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Reading Hamas

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The Forward’s interview with Mousa Abu Marzook, a top Hamas official, elicited a wide range of different reactions, all of them important to the discussion going forward.

In this week’s print edition, we presented responses from eight prominent observers of the Middle East peace process. We strove to spark dialogue and to get readers thinking about aspects of the interview that they may not have previously considered.

We purposely chose commentators with different backgrounds and political positions. Today, we are publishing responses by Laura Kam of The Israel Project; Israeli security analyst Yossi Alpher; Lara Friedman of Americans for Peace Now; and Princeton University Prof. Daoud Kuttab. Excerpts appear below. Click through for the full response. Watch the same space for more resonses tomorrow.

Unfortunate, but Illuminating
By Laura Kam

David Makovsky could not have been more understated in describing to the Forward Hamas’s somewhat bizarre charm offensive via Mousa Abu Marzook’s interview. “Unfortunately,” he said, “it’s a validation of those who believe Hamas has a far way to go before it becomes a legitimate Palestinian interlocutor.” It is indeed unfortunate, but hugely illuminating.

Despite the fact that Hamas is considered by the West to be a radical Islamic terror group, the international community and Israel have given it a very low threshold to cross in order to enter into a peace process. Consisting of three tests, Hamas simply needs to renounce violence, accept previous agreements between the Palestinians and Israel and recognize Israel.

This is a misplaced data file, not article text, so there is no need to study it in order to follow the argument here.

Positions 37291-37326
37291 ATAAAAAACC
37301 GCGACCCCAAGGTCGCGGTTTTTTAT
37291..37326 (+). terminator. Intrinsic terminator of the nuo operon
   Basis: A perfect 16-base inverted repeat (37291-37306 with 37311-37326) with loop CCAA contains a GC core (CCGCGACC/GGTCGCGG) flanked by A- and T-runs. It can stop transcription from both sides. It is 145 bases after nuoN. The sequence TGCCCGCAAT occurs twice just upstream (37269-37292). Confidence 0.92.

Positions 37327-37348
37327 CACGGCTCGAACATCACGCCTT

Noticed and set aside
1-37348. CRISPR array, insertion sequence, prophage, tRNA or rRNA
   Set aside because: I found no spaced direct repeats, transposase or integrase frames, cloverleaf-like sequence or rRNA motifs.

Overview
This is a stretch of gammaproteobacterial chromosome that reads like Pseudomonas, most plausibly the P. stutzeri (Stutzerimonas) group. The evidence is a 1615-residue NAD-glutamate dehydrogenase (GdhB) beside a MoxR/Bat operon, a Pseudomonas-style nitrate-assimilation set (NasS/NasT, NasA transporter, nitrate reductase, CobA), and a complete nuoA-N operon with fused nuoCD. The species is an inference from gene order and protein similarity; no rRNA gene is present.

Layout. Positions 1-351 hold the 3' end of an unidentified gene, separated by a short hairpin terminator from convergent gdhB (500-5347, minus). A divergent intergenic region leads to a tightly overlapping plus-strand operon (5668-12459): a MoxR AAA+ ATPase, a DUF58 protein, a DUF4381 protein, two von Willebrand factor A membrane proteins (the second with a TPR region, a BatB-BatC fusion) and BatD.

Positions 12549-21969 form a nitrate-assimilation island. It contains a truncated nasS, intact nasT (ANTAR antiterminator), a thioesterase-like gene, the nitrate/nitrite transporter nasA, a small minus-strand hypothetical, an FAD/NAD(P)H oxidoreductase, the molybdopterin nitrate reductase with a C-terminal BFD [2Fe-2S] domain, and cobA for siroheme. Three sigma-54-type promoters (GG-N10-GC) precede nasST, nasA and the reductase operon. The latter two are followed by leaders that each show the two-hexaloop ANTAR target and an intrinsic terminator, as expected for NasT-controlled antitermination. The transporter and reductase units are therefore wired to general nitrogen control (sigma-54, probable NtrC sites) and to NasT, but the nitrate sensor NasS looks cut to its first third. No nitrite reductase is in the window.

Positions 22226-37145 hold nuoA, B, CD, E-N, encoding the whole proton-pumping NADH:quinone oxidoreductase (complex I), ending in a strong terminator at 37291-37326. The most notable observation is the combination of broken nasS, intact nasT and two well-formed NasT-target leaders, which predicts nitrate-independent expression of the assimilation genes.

‘There Is No Breakthrough Here’
By Yossi Alpher

The real significance of Mousa Abu Marzook’s Forward interview appears to be that the Hamas leadership wants to make sure that Israelis and the American pro-Israel community understand its positions and its terms. Under the influence of its mentor, the Egyptian Muslim Brotherhood, which is ascending to power in Cairo, it wants to be understood as a “player” in the political sense.

This is important because, in view of Hamas’s stable grip on Gaza, no significant progress toward a territorially comprehensive two-state solution appears possible without its participation.

A Balance of Interests
By Lara Friedman

The Forward’s interview with Mousa Abu Marzook highlights some fundamental truths about peacemaking: You make peace with your enemies, not your friends; you make peace not to be nice, but because it is in your self-interest; real peace must reflect a balance of interests, not an imbalance of power, and security arrangements, not trust, will be the foundation of any peace treaty.

It isn’t news that some Palestinians may never give up their dream of reclaiming all of “historic Palestine.” And this isn’t an argument against an Israeli-Palestinian peace treaty.

The Interview in Context
By Daoud Kuttab

I have no idea if the Israelis are now talking to Hamas or any of Hamas’s emissaries, but there is no doubt that an undeclared détente is in place between the arch-enemies (Likud and Hamas).

Of course the Forward interview with the Hamas leader can’t be seen outside the context of the Arab Spring, which is likely to bring in more Islamists as leaders of Arab countries. This change is producing a much more moderate kind of Islamist who wants to gain the favor of the international community.

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